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August 22, 1966

Continuous Venous Catheterization in Children

Author Affiliations

From the Division of Cardiology, Children's Hospital of Buffalo, and the Department of Pediatrics, School of Medicine, the State University of New York at Buffalo.

JAMA. 1966;197(8):658-660. doi:10.1001/jama.1966.03110080098035

PEDIATRICIANS usually pride themselves on being able to administer fluids and medications by the intravenous route. By and large their success has merited the respect of medical colleagues. However, usually the patient must be immobilized for such therapy, and in order to avoid phlebitis, the site of venipuncture must be rotated every few days when prolonged treatment is necessary. It is in instances requiring long-term intravenous therapy that such management becomes difficult. Available veins are soon used up and the patient becomes uncomfortable and uncooperative. In this communication, the use of a simple method of intravenous therapy in eight children for two to six weeks is reported, wherein complete immobilization was not necessary and only a single puncture was needed.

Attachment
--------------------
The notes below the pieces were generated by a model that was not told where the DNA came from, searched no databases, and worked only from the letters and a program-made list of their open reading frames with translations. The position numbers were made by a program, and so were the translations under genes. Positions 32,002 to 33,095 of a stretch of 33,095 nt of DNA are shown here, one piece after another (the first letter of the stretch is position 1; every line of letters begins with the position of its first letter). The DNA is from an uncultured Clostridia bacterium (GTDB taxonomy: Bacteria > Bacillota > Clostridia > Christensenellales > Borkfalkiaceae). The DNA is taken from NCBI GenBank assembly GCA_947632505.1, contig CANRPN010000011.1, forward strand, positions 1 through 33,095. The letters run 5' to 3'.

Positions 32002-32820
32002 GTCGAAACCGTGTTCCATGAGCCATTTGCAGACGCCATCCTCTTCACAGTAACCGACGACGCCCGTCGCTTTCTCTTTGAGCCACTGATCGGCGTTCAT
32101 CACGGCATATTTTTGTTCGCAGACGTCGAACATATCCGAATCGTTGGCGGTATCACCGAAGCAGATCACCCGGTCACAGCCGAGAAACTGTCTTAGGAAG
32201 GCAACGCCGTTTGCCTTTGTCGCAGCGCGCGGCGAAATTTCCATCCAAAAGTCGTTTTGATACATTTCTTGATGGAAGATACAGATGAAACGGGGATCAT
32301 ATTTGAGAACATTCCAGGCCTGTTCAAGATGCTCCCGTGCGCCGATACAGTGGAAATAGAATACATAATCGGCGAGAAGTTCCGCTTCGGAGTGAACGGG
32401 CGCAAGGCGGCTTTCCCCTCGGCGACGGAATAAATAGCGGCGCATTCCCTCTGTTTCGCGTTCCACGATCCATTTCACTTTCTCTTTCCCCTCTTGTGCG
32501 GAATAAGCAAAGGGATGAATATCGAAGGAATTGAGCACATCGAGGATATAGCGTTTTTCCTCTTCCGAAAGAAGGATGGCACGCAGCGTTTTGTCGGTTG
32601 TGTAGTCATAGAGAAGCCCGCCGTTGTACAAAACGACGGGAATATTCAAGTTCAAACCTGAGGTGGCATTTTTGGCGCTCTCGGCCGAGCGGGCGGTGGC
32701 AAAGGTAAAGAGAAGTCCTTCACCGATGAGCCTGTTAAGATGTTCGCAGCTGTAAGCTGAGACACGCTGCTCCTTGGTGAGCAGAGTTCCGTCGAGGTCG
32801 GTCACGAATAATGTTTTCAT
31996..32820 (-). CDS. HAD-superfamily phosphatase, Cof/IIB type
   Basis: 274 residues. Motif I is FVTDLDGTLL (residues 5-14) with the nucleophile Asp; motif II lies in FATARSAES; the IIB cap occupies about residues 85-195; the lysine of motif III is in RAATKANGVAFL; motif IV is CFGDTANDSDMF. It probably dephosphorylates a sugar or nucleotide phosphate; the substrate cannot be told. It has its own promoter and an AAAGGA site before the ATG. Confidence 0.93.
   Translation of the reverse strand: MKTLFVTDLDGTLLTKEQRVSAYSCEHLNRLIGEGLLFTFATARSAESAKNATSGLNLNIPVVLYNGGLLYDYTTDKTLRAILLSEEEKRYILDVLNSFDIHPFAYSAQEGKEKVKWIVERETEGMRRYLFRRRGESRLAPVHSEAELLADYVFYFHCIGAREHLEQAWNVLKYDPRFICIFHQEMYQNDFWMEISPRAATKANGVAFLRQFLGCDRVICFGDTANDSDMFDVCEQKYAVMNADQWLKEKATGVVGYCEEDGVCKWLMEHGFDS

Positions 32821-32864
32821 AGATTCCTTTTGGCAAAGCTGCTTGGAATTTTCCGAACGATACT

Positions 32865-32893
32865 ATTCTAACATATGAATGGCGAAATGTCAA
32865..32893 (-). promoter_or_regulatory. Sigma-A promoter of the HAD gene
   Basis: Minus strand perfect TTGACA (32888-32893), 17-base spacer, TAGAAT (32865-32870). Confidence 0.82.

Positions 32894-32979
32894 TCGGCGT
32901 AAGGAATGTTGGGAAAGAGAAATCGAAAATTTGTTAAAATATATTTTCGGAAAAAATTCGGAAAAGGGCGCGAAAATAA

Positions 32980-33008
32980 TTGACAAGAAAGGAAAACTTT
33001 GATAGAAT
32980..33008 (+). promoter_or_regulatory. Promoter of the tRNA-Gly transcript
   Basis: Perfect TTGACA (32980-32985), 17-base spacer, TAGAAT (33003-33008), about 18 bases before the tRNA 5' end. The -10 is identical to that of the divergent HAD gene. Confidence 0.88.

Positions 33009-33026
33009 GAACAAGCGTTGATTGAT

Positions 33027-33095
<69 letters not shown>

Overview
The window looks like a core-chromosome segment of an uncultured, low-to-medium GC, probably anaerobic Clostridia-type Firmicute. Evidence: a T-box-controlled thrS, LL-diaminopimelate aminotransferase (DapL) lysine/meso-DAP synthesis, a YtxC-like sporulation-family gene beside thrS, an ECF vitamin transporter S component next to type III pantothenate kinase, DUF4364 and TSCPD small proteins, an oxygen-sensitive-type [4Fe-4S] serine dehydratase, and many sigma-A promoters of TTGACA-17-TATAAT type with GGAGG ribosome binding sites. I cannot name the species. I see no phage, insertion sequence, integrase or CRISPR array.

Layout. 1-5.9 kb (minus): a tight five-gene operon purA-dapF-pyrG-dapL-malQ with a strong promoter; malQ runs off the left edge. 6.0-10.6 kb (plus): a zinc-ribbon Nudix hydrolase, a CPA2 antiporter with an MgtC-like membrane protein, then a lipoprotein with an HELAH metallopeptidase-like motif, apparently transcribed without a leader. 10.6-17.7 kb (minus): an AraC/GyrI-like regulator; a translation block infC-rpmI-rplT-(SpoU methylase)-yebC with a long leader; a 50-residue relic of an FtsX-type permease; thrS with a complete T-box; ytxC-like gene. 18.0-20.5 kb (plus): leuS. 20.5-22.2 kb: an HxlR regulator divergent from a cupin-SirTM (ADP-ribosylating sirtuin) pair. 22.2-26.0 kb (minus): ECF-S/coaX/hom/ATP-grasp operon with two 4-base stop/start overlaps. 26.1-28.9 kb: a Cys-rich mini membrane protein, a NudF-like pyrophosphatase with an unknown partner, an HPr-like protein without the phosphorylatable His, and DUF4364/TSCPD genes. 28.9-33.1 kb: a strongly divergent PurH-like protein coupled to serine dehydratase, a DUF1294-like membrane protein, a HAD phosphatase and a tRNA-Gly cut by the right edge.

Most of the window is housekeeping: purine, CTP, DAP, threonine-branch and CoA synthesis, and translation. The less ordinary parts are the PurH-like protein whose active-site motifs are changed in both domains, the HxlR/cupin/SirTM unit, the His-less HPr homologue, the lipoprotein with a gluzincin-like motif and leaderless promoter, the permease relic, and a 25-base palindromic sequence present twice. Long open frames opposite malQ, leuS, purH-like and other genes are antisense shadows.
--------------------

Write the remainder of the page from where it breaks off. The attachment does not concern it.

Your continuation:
Materials and Method  Special thin-walled, Teflon, 19- to 17-gauge catheters (a modification of the cannula described by Eisenberg1), 50 cm in length (Fig 1), were threaded percutaneously into the